Ñico Lora

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Ñico Lora merengue accordion.jpg

Francisco Antonio Lora Cabrera (1880, Maizal, Santiago[1]–1971, Bisonó (Navarrete)[2]) popularly known as Ñico Lora was a Dominican folk musician consider as one of the fathers of merengue.[3]

His grandfather, Félix Lunnaux, was a soldier that came with Charles Leclerc’s expedition in 1802.[4]

When he was a child, he learned how to play the button accordion. Though he was not educated in musical theory, he reached a high level of success for his endeavors. His most important songs were San Antonio, Tingo Talango, Eres La Mujer Más Bella, Pedrito Chávez and San Francisco. These songs still stand in time as an essential part of the musical roots of the Dominican people.

He was a great supplier of anonymous melodies that are kept like a cultural good of the Dominican nation.[5]

Ñico Lora died on April 9, 1971 in the town of Bisonó (Navarrete), where there is a plaza called "La Plaza de la Cultura Ñico Lora" which was built in 1997 to honor his achievements and contributions to Dominican music.[6] A statue in his memory was raised in Santiago in 2007.[1]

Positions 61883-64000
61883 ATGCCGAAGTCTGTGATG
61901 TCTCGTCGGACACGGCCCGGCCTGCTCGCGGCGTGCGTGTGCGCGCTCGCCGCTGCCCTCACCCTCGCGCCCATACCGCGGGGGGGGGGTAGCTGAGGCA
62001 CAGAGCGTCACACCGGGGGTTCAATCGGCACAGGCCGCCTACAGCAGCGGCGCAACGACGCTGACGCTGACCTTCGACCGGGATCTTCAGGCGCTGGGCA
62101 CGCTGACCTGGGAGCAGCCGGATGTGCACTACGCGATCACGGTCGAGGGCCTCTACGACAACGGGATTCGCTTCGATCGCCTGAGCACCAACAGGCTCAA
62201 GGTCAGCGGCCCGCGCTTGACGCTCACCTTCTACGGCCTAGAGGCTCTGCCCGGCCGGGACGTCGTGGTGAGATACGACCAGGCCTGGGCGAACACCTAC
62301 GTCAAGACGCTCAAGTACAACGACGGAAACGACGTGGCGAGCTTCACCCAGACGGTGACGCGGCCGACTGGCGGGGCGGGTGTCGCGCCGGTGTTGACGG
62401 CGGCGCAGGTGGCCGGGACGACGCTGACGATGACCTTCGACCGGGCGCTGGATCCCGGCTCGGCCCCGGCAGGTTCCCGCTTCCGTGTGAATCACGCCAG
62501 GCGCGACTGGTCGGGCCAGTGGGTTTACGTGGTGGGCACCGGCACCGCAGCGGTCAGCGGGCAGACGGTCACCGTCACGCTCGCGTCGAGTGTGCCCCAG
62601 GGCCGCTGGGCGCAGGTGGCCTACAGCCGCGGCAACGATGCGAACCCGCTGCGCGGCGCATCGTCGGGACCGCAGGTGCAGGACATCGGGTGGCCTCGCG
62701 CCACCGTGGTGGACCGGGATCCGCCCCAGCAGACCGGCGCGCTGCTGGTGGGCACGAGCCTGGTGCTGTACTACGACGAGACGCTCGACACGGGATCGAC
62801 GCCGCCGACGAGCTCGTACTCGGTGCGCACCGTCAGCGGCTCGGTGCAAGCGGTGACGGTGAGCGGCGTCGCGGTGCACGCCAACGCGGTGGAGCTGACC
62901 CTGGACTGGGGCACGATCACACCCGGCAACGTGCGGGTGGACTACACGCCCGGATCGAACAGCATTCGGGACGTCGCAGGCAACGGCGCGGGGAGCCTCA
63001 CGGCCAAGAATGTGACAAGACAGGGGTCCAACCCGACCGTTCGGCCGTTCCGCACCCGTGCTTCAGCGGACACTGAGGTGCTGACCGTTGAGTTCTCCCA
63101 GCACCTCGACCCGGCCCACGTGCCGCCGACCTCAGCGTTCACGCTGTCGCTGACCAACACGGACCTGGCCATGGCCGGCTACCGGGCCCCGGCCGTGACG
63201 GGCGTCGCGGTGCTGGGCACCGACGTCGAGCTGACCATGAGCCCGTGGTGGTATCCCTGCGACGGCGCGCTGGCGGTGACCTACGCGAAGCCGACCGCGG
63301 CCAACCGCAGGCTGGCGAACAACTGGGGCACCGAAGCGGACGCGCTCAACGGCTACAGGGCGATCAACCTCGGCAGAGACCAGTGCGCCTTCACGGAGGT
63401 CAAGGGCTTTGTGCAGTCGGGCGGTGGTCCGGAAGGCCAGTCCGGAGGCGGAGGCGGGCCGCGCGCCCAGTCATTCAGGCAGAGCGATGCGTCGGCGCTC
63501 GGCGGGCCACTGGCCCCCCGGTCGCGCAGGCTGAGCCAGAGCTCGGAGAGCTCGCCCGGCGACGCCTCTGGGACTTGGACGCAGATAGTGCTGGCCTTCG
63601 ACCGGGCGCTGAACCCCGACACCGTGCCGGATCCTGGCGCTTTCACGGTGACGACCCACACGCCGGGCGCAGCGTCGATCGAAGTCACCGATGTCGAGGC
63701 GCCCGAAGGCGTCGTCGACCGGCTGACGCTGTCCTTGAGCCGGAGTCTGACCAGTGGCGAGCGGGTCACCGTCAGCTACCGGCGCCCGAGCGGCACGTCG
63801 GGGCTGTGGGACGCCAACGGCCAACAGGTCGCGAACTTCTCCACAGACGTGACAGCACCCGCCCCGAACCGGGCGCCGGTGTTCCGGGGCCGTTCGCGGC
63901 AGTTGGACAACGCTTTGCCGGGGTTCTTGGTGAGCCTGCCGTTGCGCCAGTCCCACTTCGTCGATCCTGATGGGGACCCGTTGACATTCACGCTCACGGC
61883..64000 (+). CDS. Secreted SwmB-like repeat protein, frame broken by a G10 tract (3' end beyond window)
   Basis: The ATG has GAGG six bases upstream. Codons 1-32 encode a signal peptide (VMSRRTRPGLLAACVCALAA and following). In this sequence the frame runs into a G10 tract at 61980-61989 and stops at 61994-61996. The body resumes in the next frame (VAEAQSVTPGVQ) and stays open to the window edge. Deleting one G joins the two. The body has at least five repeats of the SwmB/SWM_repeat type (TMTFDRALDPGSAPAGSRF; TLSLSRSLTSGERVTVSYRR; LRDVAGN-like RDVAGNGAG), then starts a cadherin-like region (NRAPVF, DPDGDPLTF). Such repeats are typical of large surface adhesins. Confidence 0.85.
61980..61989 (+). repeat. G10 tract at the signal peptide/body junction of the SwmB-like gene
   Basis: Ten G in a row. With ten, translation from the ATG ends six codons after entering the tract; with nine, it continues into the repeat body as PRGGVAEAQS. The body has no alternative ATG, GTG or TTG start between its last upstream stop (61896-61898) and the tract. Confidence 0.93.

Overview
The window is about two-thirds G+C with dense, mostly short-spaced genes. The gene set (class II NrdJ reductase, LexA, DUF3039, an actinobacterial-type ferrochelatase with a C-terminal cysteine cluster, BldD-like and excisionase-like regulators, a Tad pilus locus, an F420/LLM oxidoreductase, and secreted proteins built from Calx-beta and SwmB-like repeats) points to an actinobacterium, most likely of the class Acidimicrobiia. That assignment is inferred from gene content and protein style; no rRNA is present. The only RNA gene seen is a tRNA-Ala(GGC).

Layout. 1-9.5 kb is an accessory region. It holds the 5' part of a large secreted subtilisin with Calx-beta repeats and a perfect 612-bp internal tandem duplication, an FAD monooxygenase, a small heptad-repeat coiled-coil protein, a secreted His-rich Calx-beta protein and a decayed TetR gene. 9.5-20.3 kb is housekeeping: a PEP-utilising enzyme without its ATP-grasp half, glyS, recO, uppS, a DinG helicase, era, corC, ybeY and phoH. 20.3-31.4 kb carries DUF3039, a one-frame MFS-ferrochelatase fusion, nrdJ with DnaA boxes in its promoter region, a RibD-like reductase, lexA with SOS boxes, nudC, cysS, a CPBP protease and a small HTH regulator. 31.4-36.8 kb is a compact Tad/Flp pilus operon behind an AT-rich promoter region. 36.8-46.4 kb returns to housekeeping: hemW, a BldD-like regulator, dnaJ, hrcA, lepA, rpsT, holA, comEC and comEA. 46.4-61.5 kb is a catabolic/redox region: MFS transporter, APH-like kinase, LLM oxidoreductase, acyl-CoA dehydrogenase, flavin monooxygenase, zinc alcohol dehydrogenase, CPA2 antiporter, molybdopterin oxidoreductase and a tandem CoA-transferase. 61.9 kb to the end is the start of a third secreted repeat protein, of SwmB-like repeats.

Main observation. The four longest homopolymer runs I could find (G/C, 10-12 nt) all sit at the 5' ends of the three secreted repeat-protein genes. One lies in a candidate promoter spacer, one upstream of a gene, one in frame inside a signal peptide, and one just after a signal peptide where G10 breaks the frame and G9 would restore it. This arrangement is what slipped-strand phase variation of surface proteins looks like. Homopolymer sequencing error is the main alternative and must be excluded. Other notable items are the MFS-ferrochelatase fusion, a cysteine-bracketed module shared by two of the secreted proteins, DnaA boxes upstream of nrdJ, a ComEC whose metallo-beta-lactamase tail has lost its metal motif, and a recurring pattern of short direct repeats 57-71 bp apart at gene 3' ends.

1. ^ a b Sydney Hutchinson (2008). Merengue Tipico in Transnational Dominican Communities: Gender, Geography, Migration and Memory in a Traditional Music. ProQuest. pp. 232–. ISBN 978-0-549-81936-3. Retrieved 12 May 2013. 
  2. ^ Enciclopedia Dominicana. Enciclopédia Dominicana. 1978. Retrieved 12 May 2013. 
  3. ^ Darío Tejeda; Rafael Emilio Yunén (2006). El Merengue en la Cultura Dominicana y Del Caribe: Memorias Del Primer Congreso Internacional "Música, Identidad y Cultura en el Caribe". Centro León. p. 70. ISBN 978-9945-8519-7-7. Retrieved 12 May 2013.  - El padre del merengue no sería Juan Bautista Alfonseca, sino Ñico Lora
  4. ^ Espinal Hernández, Edwin Rafael (3 December 2005). "Los descendientes de la flota de Leclerc". Cápsulas Genealógicas. Instituto Dominicano de Genealogía. Retrieved 26 December 2014. 
  5. ^ http://desdesantiago.wordpress.com/2009/11/02/celebridades-de-santiago/
  6. ^ Sarah Cameron (1 November 1999). Caribbean Islands Handbook 2000: with the Bahamas. Footprint Handbooks. ISBN 978-0-8442-4629-1. Retrieved 12 May 2013.